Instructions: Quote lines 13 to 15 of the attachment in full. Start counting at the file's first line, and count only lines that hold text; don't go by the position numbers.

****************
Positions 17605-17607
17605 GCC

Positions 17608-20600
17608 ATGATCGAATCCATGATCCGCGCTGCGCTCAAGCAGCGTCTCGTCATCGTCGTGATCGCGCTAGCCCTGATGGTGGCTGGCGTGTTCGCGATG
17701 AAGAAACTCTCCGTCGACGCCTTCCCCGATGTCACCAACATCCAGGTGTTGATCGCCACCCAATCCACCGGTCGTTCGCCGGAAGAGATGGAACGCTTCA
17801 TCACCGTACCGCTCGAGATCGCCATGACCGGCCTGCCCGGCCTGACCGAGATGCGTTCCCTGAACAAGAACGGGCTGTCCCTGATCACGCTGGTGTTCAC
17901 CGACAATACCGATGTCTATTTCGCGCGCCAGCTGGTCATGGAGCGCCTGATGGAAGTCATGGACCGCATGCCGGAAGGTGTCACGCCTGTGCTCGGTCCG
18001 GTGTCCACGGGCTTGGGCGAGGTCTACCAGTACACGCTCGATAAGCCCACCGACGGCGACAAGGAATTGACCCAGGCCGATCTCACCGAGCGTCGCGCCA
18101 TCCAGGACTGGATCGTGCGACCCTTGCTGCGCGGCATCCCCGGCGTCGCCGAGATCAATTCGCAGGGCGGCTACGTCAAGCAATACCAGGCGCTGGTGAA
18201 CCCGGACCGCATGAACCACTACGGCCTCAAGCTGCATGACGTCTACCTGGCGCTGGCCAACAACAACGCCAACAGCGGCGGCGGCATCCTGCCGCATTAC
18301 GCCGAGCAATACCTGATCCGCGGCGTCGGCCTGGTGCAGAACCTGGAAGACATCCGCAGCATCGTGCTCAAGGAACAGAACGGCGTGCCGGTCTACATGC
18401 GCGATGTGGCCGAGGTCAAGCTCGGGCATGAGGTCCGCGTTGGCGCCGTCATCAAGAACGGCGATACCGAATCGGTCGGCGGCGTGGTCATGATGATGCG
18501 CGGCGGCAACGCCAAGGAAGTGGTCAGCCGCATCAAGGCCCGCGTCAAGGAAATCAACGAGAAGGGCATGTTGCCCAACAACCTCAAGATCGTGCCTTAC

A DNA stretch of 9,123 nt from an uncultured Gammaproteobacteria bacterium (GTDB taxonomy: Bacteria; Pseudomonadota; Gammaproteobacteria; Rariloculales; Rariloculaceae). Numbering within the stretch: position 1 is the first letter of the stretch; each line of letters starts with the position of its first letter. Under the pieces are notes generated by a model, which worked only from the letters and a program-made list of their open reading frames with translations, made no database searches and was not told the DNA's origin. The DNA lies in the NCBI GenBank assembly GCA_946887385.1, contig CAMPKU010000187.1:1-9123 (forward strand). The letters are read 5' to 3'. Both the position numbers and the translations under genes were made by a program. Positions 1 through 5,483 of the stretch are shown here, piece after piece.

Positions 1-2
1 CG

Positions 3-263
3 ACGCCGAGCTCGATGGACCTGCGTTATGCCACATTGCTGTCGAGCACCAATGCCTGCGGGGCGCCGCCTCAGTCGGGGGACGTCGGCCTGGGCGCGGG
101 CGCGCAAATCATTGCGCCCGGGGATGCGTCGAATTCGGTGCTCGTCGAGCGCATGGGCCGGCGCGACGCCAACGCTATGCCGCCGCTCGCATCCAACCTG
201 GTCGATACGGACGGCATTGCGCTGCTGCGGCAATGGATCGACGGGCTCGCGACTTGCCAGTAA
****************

18501 CGGCGGCAACGCCAAGGAAGTGGTCAGCCGCATCAAGGCCCGCGTCAAGGAAATCAACGAGAAGGGCATGTTGCCCAACAACCTCAAGATCGTGCCTTAC

A DNA stretch of 9,123 nt from an uncultured Gammaproteobacteria bacterium (GTDB taxonomy: Bacteria; Pseudomonadota; Gammaproteobacteria; Rariloculales; Rariloculaceae). Numbering within the stretch: position 1 is the first letter of the stretch; each line of letters starts with the position of its first letter. Under the pieces are notes generated by a model, which worked only from the letters and a program-made list of their open reading frames with translations, made no database searches and was not told the DNA's origin. The DNA lies in the NCBI GenBank assembly GCA_946887385.1, contig CAMPKU010000187.1:1-9123 (forward strand). The letters are read 5' to 3'. Both the position numbers and the translations under genes were made by a program. Positions 1 through 5,483 of the stretch are shown here, piece after piece.

Positions 1-2